‘The new normal’: China’s excessive coronavirus public monitoring could be here to stay

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    Over the last two months, Chinese citizens have had to adjust to a new level of government intrusion.

    Getting into one’s apartment compound or workplace requires scanning a QR code, writing down one’s name and ID number, temperature and recent travel history. Telecom operators track people’s movements while social media platforms like WeChat and Weibo have hotlines for people to report others who may be sick. Some cities are offering people rewards for informing on sick neighbours.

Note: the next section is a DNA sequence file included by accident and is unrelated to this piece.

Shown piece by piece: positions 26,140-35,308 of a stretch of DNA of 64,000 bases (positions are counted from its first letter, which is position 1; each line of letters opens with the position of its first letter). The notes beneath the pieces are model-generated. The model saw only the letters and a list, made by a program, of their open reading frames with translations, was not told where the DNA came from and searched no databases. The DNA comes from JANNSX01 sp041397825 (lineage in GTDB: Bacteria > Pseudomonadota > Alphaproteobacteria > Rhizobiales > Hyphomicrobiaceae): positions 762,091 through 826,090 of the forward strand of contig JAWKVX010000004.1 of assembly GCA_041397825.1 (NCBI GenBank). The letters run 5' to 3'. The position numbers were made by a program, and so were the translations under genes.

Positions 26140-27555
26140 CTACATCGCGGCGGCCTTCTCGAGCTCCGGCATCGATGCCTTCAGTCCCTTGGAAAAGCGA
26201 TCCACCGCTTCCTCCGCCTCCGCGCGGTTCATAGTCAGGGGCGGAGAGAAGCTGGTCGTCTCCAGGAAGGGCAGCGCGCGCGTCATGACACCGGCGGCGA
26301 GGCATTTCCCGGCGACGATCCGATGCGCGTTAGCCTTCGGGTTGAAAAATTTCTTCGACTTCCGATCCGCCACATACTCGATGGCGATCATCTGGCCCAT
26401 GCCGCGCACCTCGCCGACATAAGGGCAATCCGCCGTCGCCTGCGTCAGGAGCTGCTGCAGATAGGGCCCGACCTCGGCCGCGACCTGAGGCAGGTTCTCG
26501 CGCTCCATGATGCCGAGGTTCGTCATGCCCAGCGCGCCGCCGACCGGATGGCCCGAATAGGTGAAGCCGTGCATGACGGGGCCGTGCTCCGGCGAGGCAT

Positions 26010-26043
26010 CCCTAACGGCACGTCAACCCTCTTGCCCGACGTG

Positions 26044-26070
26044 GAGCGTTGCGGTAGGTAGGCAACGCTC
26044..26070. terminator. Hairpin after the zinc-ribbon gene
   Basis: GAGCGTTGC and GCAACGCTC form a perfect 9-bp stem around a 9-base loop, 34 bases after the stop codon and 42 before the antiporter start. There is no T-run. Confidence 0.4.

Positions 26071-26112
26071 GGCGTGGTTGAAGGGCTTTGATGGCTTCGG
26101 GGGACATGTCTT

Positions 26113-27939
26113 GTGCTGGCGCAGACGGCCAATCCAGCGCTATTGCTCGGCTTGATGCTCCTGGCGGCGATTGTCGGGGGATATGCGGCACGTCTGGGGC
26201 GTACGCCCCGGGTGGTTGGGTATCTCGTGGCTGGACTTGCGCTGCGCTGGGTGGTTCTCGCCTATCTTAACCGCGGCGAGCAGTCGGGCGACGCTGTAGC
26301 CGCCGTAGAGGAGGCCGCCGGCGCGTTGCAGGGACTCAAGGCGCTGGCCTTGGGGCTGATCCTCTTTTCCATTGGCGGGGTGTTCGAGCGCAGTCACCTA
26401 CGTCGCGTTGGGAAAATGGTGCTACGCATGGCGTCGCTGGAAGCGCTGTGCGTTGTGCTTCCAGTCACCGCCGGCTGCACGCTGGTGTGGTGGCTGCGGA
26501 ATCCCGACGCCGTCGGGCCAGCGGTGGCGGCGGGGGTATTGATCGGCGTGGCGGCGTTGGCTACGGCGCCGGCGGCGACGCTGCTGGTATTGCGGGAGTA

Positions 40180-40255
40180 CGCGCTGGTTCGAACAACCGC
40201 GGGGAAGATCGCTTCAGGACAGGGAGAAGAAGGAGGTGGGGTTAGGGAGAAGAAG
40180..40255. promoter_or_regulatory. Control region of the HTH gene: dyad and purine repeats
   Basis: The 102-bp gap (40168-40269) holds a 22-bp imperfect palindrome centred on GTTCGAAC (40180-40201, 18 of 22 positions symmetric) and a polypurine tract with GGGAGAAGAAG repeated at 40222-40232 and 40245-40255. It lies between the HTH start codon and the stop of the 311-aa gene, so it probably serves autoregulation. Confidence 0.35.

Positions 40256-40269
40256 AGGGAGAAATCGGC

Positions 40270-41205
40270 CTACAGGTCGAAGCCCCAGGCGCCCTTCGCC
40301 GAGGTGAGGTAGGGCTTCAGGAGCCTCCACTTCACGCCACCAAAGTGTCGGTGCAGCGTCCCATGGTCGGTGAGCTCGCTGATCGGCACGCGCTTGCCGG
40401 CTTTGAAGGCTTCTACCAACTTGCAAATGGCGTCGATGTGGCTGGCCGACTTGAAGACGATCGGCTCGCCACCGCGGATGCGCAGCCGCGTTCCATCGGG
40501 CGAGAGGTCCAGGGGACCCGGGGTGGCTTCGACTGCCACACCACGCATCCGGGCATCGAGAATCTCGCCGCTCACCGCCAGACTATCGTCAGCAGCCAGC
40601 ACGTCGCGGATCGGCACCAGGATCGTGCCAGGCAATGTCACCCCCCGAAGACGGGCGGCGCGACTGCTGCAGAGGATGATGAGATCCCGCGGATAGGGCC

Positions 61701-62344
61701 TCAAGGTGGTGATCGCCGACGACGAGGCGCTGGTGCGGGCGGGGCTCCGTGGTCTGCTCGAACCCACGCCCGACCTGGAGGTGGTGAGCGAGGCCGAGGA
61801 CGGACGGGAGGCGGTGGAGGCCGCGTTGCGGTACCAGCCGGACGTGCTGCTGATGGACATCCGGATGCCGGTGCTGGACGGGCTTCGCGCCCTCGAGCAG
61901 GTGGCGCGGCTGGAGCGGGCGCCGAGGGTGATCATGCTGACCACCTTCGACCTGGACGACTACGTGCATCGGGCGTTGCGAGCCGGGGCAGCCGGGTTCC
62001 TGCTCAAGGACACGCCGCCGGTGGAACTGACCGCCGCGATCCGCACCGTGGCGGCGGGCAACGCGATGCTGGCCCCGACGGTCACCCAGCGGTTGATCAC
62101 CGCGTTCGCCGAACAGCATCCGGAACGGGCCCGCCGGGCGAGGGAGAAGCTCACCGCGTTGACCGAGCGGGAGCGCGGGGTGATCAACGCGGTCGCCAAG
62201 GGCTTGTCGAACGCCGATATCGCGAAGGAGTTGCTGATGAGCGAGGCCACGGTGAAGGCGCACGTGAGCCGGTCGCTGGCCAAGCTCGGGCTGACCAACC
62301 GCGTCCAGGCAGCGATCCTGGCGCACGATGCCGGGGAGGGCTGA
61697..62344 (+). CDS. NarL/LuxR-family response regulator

Chinese companies are meanwhile rolling out facial recognition technology that can detect elevated temperatures in a crowd or flag citizens not wearing a face mask. A range of apps use the personal health information of citizens to alert others of their proximity to infected patients or whether they have been in close contact.

    Jessica Skorich

    Jessica Skorich

    Jessica Skorich

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